Iconic St Clair villa is March’s featured building in the Goulburn Post’s 2017 Calendar.
The 1843 Georgian homestead is one of the oldest surviving buildings in the city and thus it is fitting that it houses the Goulburn and District Historical Society.
The building is now listed by the National Trust as in considered essential to the heritage of Australia. It was saved from demolition by the council in 1970 and has been held in trust with the Historical Society ever since.
It has certainly had a few ups and downs and been used for many things over those 174 years. At one time it was used as a school, at another as a doctor’s consulting rooms and also for a period for guesthouse type accommodation.
Architect and prominent businessman James Sinclair built it in two or three stages from 1843 until about 1849. He originally acquired a large block of land that extended from Sloane Street to Auburn Streets and he also built a row of terraces (demolished in 1950) on the Auburn Street frontage to the block.
Sinclair arrived in Goulburn from Scotland in about 1839. Apart from St Clair, he also designed other prominent buildings in the city including the old courthouse (still standing), the city’s second jail (which was located behind where the Post Office is now), and the impressive three-storey Sinclair’s Mill, that stood on the corner of Clinton and Sloane Streets.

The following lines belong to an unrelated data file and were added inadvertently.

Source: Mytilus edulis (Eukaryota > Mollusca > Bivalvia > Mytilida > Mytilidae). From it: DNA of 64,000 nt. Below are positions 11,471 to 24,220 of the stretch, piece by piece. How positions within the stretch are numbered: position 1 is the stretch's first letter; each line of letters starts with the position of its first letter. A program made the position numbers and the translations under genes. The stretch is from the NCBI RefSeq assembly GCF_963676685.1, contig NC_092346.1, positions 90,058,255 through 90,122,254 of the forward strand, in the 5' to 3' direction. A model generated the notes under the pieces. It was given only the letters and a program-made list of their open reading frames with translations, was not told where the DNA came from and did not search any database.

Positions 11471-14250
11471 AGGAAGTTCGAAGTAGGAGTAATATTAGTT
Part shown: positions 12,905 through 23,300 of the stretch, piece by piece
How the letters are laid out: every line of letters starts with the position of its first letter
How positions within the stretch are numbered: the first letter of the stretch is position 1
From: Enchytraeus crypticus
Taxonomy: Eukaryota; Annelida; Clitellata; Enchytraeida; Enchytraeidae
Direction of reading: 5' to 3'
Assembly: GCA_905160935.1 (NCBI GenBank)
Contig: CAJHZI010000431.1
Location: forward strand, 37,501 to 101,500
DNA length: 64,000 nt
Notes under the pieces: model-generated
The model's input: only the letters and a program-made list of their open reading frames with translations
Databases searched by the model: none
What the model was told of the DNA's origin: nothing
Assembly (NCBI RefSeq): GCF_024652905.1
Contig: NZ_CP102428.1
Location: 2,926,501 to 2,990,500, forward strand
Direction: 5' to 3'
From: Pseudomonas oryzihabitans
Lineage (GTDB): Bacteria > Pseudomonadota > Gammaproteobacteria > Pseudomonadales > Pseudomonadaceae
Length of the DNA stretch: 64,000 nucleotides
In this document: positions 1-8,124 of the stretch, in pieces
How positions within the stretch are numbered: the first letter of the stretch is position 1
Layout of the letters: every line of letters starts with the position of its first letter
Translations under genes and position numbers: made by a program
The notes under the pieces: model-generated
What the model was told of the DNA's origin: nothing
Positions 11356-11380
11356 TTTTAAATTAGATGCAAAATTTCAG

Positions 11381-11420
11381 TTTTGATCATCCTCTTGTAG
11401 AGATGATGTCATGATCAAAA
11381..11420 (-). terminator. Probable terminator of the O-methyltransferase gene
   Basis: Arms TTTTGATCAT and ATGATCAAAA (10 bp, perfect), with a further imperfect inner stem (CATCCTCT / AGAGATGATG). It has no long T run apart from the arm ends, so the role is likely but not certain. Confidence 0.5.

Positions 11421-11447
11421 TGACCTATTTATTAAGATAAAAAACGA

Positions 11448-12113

Sinclair built St Clair for his wife Christina and family, but tragedy struck almost as soon as they moved in, with the death of his two brothers – Peter in 1844, and then Alexander in 1847. His wife died in 1848 and then his finances began to wane.
In 1851, he left for the Victorian Goldfields to try and rekindle his fortune but he dissapeared, believed to have been robbed and murdered near Ovens. So despite leaving such a grand legacy in the city, Sinclair and most of his family were dead within 12 years of arriving here.
The Goulburn City Council purchased the house in 1970
“It houses important local archives and museum collections including textiles, domestic items, photographs and newspapers from early pioneer families of Goulburn and surrounding districts,” Goulburn Mulwaree museums officer Claire Baddeley said.
Ms Baddeley said St Clair is to undergo conservation works this year, in light of a Conservation Management Plan that was prepared last year.
“The building operates as St. Clair Villa Museum and Archives, housing the collection of the Goulburn District Historical Society,” Ms Baddeley said.
“In conjunction with each exhibition I organise a series of public programs at St Claire as part of my role.”